.The Play’s the Thing!

Tenth anniversary season of Santa Cruz Shakespeare

I can’t remember a season of Santa Cruz Shakespeare (SCS) with this much diversity of style and text. This summer’s lineup in The Audrey Stanley Grove offers thrills, outrage, delights and timeless wordcraft. Plus the presence of not one, but two artistic directors sharing the honors. Mike Ryan, 50, the outgoing Artistic Director of 10 years and the incoming AD Charles Pasternak, 39, will also share the stage together in the season opener, The Book of Will, a brisk sit-com about two of Shakespeare’s fellow actors racing to authenticate his widely bootlegged plays and save them for posterity. The pace-setting opener was written by Lauren Gunderson and will be directed by Laura Gordon.

This season’s second offering is the ever-controversial Taming of the Shrew, in which Shakespeare gives us convention-flaunting Katherine (the “shrew”) and her sweet-tempered sister Bianca, both, to their father’s chagrin, still unmarried. Bianca has her pick of suitors, but no man courts haughty Katherine until the fortune-hunting Petruchio dreams up an ingenious scenario. Just who tames whom remains the provocative crux of this hilarious and brilliant piece of theater, directed by Robynn Rodriguez.

Rounding out this season’s repertory is Shakespeare’s masterpiece King Lear with former Shakespeare Santa Cruz Artistic Director and Royal Shakespeare Company actor Paul Whitworth in the title role. A complex tale of two dysfunctional families, Lear is laced with foolishness, greed, revenge and madness. And tenderness. In short, the ultimate Shakespearean tragedy with a powerhouse cast, directed by Festival veteran Paul Mullins.


Whitworth, Ryan and Pasternak share a lineage of acting, art directing and shaping our Shakespeare festival. Here are some of their thoughts as the season begins.

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Did you always want to be an actor? 

PW: I grew up in Greece and part of me wanted to be an archaeologist, because one of my earliest memories is sitting and following a plow in Mycenae and picking up shards of pottery and you could see the brush marks, and even thumbprints of the potter. Part of me wanted to be a fighter pilot but I’m red and green color blind so that was out. But in the end, acting was the thing I did best. I knew where I was on the stage, I knew where to stand without knowing why. I like pretending to be somebody else. And I’m finding Lear absolutely thrilling to tangle with. I think of myself as having been very lucky, that life has allowed me to do a bit of acting, directing, a bit of translating and teaching.

MR: Yes. I wouldn’t have chosen another one for the life of me. I was earmarked for the law, my father’s an attorney, my brother’s an attorney, I was supposed to be an attorney. But I got side-tracked. When I graduated with my MFA, my mother sent me in the mail my kindergarten report card. Under “behavior,” the notes were: runs too fast, talks too loud and dominates play time. So I think acting was probably destiny.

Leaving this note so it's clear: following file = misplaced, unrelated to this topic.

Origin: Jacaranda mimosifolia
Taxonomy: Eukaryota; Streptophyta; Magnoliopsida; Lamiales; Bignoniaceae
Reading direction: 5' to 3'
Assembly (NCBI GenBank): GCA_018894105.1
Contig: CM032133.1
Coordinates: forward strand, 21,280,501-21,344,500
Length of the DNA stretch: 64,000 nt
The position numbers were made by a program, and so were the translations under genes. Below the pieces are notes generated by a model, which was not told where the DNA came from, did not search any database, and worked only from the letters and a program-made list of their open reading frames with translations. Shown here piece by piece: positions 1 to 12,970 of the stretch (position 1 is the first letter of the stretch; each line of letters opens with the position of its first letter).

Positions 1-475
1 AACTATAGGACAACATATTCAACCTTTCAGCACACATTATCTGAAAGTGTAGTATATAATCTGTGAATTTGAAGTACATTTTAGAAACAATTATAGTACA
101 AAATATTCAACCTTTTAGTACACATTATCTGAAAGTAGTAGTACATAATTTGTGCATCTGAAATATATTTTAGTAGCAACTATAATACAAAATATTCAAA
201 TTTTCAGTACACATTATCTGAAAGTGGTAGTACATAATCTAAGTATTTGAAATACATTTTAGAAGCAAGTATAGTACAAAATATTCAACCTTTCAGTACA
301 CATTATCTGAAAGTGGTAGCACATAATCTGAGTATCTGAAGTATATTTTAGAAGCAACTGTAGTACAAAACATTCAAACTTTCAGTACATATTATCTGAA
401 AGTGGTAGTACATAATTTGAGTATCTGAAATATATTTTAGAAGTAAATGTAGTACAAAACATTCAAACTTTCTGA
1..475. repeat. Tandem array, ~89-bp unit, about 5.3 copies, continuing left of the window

I think good actors have three essential qualities: they’re empaths, they’re disciplined

and they have vivid imaginations. If you’ve got those three qualities then you can be a good actor. The joy of acting to me is getting to use my imagination in the way I did as a child with fantasy novels. I do have a child’s profession!

CP: I love baseball and up to the time when I was about 16, there was a split point where I couldn’t keep doing acting and baseball. The attractions of acting were greater. The real answer is there was never anything else. I’ve been consumed by Shakespeare since childhood classes at the Will Geer Theater in LA’s Topanga Canyon. When interviewing for this job I had already run a company devoted to Shakespeare, The Porters of Hellsgate Theatre I founded in LA 15 years ago. I’d been dealing with budgets, unions. So in a way you’re stepping into the same fire, just a larger frying pan.

Why Shakespeare? 

MR: I love a variety of styles and playwrights, but the thing that’s so amazing about Shakespeare is that there is a size and depth to it that is impossible to plumb. You can always hurl yourself in and still find more. Always more to explore.

PW: I had a riveting boyhood experience of seeing Shakespeare. I was about 11 when my class at Repton Preparatory School went off to the senior Repton School founded in 1559, and saw King Lear. All the women were played by boys, Lear himself must have been 17 or 18, and I didn’t understand what was going on but I thought it was the most shocking and wonderful thing I’d ever seen. I knew I was in the presence of something out of this world. I’ve always liked it. I think of it as the first proper theatrical experience I’ve ever had.